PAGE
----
Hitting the right note

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  When Angie Caquias moved from Alabama to Georgia to attend college, she could not make up…

Georgia (Mar 6, 2012)

 

When Angie Caquias moved from Alabama to Georgia to attend college, she could not make up her mind between Georgia State and Kennesaw State. But as the aspiring entertainment attorney researched the music and entertainment industry, one name kept coming up in her Google searches: Joel A. Katz. In the end, she chose to attend KSU because of its Joel A. Katz Music and Entertainment Business Program.

“This program sold me,” says Caquias, a Kennesaw State junior. “I know I want to be an entertainment lawyer but I had no idea how to accomplish that, until I found this program.”

KSU’s Joel A. Katz Music and Entertainment Business Program is funded by one of the most prominent lawyers in the industry. With Atlanta’s vibrant music, film and entertainment business as backdrop, the program has flourished beyond expectations, attracting 123 students this year. As digital music, social media and the proliferation of cable channels transform the business, the program is opening the doors for students who want to learn the business side of entertainment but had nowhere to go.

“There is a huge need for talented, well-prepared professionals  in the growing music and entertainment business,” says Keith Perissi, associate director of the Joel A. Katz Music and Entertainment Business Program. “Some of the biggest opportunities are in marketing, management and accounting, and we are preparing future professionals for these and other jobs. Digital media is opening up a lot of opportunities.”

A partnership between the Coles College of Business and the College of the Arts, the certificate program is open to KSU undergrads of all majors. Program participants come from all disciplines, from music and dance to communication and accounting. The Joel A. Katz Music and Entertainment Business Program offers courses such as “Emerging Trends of the Music and Entertainment Business” and has a strong focus on hands-on experience, practical application of classroom knowledge and networking.

Program participants are required to work as externs for a minimum of six hours a week during the semester or perform summer internships of 20 to 40 hours a week, working for various companies and bands such as Live Nation, Gospel Music Channel, Sony Nashville, PlayPro Media and the Zac Brown Band, among others. Classes attract a who’s-who of the entertainment industry as guest lecturers:  high-ranking executives from Atlanta-based companies such as TBS, Turner Classic Movies and Coca-Cola, as well as Ludacris’ business manager and the lead singer and bassist for rock band Third Day. And this semester, teams of students are working as managers and promoters for 10 new Atlanta artists for class credit in conjunction with Sony Nashville and PlayPro Media.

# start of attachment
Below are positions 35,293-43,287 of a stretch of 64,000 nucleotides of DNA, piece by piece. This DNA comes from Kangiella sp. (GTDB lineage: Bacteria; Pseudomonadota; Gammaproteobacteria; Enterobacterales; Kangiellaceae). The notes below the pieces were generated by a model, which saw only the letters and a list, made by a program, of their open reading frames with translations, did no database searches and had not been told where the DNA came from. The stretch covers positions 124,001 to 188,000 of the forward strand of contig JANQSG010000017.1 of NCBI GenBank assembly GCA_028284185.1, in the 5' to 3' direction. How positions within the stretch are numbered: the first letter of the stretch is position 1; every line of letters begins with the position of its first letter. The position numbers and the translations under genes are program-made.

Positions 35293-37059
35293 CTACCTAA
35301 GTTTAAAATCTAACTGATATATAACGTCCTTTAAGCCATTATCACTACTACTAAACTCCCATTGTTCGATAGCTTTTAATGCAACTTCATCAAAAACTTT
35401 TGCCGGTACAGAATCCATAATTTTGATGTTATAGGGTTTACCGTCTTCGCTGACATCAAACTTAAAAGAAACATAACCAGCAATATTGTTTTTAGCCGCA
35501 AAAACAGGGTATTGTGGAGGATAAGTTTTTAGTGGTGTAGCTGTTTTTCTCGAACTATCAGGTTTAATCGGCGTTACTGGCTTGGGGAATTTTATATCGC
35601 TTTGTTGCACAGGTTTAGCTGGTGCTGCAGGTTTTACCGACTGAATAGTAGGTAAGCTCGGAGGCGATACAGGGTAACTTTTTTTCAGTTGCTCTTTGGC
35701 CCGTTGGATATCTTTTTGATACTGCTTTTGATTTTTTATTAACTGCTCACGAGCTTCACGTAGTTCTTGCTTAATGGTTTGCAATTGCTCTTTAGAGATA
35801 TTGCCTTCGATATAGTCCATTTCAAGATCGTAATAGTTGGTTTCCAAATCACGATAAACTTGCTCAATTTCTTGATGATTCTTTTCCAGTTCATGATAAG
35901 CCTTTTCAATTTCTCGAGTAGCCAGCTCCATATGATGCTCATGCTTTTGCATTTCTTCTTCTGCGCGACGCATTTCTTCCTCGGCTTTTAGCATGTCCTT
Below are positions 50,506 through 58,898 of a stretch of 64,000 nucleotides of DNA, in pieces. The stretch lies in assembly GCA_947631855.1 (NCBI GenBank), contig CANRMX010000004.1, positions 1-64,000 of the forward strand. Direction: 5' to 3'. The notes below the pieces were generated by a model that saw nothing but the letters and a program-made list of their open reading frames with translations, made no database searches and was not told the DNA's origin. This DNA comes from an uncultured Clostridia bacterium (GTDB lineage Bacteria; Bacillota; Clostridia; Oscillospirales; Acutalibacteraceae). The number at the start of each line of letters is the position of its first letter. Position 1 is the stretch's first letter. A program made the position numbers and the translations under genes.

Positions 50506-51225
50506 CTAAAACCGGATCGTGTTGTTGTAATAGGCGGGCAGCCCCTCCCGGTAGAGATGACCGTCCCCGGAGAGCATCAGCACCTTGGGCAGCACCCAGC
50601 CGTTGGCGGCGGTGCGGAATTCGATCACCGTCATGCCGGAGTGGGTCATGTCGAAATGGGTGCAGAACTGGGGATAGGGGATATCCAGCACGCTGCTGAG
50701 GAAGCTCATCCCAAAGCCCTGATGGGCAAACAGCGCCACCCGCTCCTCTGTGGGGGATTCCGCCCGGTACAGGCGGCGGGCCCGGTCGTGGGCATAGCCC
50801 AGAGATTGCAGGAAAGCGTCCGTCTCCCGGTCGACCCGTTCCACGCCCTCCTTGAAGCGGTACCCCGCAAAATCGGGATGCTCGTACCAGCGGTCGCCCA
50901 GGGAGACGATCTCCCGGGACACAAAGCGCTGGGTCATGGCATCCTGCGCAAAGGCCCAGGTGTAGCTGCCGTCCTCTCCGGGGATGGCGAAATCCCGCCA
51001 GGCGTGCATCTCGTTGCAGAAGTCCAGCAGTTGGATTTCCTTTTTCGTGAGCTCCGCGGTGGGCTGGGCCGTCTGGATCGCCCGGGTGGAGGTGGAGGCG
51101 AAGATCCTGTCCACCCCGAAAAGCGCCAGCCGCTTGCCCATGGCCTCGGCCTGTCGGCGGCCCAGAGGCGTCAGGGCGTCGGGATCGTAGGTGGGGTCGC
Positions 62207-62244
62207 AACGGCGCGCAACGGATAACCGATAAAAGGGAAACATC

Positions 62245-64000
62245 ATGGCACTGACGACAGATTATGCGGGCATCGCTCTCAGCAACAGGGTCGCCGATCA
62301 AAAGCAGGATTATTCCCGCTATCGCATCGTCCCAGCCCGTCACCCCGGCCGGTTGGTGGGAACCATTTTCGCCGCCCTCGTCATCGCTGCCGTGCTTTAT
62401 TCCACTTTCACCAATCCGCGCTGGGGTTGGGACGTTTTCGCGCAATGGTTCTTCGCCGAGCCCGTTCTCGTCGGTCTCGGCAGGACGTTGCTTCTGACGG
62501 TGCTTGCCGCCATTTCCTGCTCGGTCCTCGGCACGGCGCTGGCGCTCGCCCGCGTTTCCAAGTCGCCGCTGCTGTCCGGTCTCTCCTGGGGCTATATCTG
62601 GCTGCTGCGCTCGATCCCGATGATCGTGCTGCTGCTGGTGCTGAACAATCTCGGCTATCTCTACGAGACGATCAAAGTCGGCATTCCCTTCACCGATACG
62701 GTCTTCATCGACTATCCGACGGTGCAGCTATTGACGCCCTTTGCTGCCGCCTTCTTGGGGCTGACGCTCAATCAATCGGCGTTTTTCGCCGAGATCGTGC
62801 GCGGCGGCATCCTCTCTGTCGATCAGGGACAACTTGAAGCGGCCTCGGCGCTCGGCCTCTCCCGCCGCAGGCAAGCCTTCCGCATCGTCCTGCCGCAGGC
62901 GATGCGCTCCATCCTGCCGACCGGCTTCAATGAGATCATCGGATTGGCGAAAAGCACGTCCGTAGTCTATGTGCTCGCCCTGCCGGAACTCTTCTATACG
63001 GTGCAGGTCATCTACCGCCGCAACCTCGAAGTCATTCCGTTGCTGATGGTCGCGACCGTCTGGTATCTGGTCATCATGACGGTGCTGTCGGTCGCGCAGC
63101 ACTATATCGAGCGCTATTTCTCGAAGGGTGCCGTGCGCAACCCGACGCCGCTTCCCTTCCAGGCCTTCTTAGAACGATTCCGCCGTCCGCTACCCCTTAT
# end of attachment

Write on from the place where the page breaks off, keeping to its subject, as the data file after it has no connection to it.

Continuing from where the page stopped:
“Being in Atlanta is a big part of it,” says Perissi, who has more than 20 years of experience in the music and entertainment business. “Atlanta and the state of Georgia have become the fourth most important entertainment center in the U.S., behind New York, L.A. and Nashville. The music industry has thrived here for years, and now film and TV are booming due to the 30 percent tax incentives the state offers.”

The Joel A. Katz. Music and Entertainment Business Program was launched in fall 2010, when Katz, who has worked with entertainers such as Sheryl Crow, Jimmy Buffett and Michael Jackson, made an undisclosed donation to Kennesaw State. Last year, Katz came to campus. He gave a talk to program participants and regaled them with stories of how he got started by chance as a lawyer in the music and entertainment business –– his first client was James Brown  –– and how new digital technologies offer “myriad of opportunities” for students.

The program is poised for growth. KSU is creating a post-baccalaureate program where professionals with existing degrees can enroll in the current program, something like earning a teacher’s certificate.  Also, new classes on the business aspects of film, TV and videogames are in the works.

“Our job,” Perissi says, “is to train our students with relevant skills so that they can succeed in the music and entertainment industry.”

-- Aixa M. Pascual apascual@kennesaw.edu


 

A leader in innovative teaching and learning, Kennesaw State University offers more than 150 undergraduate, graduate and doctoral degrees to its approximately 41,000 students. With 11 colleges on two metro Atlanta campuses, Kennesaw State is a member of the University System of Georgia and the third-largest university in the state. The university’s vibrant campus culture, diverse population, strong global ties and entrepreneurial spirit draw students from throughout the region and from 92 countries across the globe. Kennesaw State is a Carnegie-designated doctoral research institution (R2), placing it among an elite group of only 6 percent of U.S. colleges and universities with an R1 or R2 status, and one of the 50 largest public institutions in the country. For more information, visit kennesaw.edu

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